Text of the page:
|General background: The Portuguese colony of
Timor declared itself independent from Portugal on 28
November 1975 and was invaded and occupied by Indonesian
forces nine days later. It was subsequently incorporated
into Indonesia in July 1976 as the province of Timor Timur.
A so-called campaign of pacification followed, during
which time an estimated 100,000 to 250,000 individuals
lost their lives. On 30 August 1999, in a UN-supervised
popular referendum, the people of Timor Timur voted for
independence from Indonesia. On 20 May 2002, East Timor
was internationally recognized as an independent state
and the world's newest democracy.
Slightly larger than Connecticut
Tropical; hot, humid; distinct rainy and dry seasons
952,618 (July 2002 est.)
Ethnic groups: Austronesian (Malayo-Polynesian),
Papuan, small Chinese minority
Religions: Roman Catholic 90%, Muslim 4%, Protestant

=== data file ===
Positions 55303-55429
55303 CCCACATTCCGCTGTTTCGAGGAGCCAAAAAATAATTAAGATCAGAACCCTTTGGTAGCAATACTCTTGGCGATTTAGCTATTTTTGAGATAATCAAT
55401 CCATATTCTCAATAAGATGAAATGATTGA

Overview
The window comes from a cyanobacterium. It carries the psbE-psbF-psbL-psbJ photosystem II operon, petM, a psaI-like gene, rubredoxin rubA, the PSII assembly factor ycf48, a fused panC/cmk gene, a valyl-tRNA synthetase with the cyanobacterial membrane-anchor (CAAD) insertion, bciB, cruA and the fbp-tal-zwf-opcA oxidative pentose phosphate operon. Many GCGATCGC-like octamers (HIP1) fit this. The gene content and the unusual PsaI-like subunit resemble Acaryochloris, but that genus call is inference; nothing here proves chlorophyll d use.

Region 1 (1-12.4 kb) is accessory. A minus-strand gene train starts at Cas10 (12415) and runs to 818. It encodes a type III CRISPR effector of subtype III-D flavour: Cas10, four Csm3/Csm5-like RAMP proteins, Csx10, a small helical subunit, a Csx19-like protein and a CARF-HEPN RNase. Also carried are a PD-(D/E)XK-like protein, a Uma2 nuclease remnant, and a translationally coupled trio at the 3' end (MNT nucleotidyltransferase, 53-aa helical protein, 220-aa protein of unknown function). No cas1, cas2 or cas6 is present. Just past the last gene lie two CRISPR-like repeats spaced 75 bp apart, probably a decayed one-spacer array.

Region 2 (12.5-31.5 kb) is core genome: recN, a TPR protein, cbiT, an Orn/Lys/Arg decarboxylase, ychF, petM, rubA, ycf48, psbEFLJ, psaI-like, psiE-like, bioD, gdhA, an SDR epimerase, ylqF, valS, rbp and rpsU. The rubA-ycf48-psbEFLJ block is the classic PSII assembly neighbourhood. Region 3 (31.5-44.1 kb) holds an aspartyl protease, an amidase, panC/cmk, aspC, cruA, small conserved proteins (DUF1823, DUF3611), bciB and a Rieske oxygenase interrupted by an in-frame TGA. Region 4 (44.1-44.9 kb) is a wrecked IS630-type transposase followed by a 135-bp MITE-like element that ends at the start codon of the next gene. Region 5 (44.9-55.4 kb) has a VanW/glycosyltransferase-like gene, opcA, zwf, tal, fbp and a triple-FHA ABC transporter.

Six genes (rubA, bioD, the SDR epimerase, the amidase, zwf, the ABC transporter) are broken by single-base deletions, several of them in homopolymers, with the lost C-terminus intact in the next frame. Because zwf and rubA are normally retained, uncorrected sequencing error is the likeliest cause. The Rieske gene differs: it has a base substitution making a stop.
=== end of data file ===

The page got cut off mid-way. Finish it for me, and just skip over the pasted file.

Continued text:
3%, Hindu 0.5%, Buddhist, Animist (1992 est.)
Language: Tetum (official), Portuguese (official),
note: there are a total of about 16 indigenous
languages, of which Tetum, Galole, Mambae, and Kemak
are spoken by significant numbers of people.
Government type: Republic
Legal system: N/A
Economic overview: In late 1999, about 70% of
the economic infrastructure of East Timor was laid waste
by Indonesian troops and anti-independence militias,
and 260,000 people fled westward. Over the next three
years, however, a massive international program, manned
by 5,000 peacekeepers (8,000 at peak) and 1,300 police
officers, led to substantial reconstruction in both
urban and rural areas. By mid-2002, all but about 50,000
of the refugees had returned. The country faces great
challenges in continuing the rebuilding of infrastructure
and the strengthening of the infant civil administration.
One promising long-term project would be development
of oil resources in nearby waters.
Communication/Telephone system: N/A
Places of interest:
Travel tips: Though the situation has improved
as of late, militia activity has potential to recur
in the western regions of the country. Visitors should
stay away from the border areas between East and West
Timor. Overland travel into East Timor is not advised.